This transition will dramatically change the automotive industry. It will also affect the car insurance industry… the rental car industry… and anyone who owns parking lots. We’ll also need new companies that will clean and service massive fleets of shared autonomous vehicles.
Finally, Postcards From the Fringe author Tom Dyson warned that income-driven investments are toxic. And one reader wants clarification…
Reader question: I am intrigued by your comment that income investments are toxic. I get what you mean as it refers to stocks and bonds, but what about real estate? About a third of my net worth is in rental real estate, and the income is great.
The risk I see is a decline in rental income caused by widespread unemployment… but I can’t see how that could drop by more than maybe 20%. What do you think?
Tom’s answer: Rental real estate is clearly a better asset to own going into the inflation period I’m anticipating than say, a corporate bond. It’s an example of what I’m starting to call “hard money.” And it’s a “workhorse” in the sense it generates income for its owner.
I should have made a distinction between financial income investments, such as stocks and bonds… and income investments on tangible, productive assets, such as timberland, farmland, small businesses, or rental properties.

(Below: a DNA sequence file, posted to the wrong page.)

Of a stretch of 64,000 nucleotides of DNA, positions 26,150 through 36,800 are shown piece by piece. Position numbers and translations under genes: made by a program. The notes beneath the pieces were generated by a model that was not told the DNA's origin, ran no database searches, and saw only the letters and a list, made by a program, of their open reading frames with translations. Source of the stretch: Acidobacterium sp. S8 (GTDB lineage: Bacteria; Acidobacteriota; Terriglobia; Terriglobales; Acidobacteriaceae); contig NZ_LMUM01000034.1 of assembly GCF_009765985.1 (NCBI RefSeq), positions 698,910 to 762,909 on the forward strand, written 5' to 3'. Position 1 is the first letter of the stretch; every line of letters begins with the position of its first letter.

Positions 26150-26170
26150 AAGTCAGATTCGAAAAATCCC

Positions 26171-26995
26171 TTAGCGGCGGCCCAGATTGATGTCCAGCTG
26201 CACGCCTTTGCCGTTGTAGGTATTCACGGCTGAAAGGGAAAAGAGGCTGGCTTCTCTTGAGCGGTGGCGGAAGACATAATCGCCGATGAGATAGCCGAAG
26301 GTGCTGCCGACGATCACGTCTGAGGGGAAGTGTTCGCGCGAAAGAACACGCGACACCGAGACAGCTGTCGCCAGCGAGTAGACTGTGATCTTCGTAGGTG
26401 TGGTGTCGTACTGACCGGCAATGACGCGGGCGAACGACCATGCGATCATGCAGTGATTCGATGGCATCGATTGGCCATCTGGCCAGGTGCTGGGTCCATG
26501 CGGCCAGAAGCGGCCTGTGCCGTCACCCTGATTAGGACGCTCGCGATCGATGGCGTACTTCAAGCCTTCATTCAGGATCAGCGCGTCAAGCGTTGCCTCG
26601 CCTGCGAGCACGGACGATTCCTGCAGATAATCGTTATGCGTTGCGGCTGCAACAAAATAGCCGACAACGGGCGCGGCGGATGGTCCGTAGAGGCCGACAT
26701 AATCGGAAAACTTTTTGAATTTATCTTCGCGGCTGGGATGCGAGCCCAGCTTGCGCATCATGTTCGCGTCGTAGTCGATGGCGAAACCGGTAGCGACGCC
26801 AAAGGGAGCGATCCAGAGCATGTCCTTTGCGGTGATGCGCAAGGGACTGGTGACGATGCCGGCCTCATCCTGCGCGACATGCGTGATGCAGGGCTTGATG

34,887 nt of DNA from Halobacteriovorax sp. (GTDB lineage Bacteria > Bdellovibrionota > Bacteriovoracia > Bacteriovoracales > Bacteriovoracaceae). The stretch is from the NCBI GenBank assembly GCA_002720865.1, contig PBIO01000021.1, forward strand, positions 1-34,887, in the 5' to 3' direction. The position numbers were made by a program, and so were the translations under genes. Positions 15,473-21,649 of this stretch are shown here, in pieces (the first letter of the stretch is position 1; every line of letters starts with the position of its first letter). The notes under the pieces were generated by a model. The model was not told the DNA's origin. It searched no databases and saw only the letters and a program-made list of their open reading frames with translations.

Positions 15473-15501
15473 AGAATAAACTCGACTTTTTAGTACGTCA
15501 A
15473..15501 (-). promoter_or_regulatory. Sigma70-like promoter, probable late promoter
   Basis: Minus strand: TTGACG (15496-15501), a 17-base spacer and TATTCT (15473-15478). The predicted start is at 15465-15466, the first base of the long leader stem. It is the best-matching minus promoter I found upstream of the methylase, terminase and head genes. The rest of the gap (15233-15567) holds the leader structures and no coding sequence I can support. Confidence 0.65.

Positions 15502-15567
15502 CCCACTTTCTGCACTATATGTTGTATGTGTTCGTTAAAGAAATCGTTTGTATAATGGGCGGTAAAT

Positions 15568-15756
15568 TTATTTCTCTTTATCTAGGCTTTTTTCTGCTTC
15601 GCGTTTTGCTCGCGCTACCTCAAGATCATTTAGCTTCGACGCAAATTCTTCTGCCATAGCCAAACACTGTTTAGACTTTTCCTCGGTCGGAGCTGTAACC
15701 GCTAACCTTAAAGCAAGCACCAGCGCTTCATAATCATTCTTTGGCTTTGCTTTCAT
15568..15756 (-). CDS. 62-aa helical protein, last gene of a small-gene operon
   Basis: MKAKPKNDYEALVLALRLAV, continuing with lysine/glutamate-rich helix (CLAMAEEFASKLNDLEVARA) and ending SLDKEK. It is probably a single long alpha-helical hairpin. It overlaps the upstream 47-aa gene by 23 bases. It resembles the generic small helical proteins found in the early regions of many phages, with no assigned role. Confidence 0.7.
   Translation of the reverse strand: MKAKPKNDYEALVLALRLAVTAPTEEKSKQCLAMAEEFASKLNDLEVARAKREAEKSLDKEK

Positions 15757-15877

The former, without exception, are toxic income investments. They’ve been pumped up by decades of easy money and manipulated interest rates. The latter are safe havens and exactly where you want to be over the next decade.
(The humbler, the better, in my opinion. Renting cheap starter homes to young families in Kansas will weather the storm much better than luxury condos in London.)
That’s all for this week. Don’t forget to weigh in on these and the other investment themes we track for you.
Would you give up car ownership in favor of using shared autonomous vehicles? What assets have you built positions in to prepare for a crisis? Are you buying gold?
Send us your thoughts… and any other questions you’d like our experts to answer for you… at [email protected].
February 7, 2020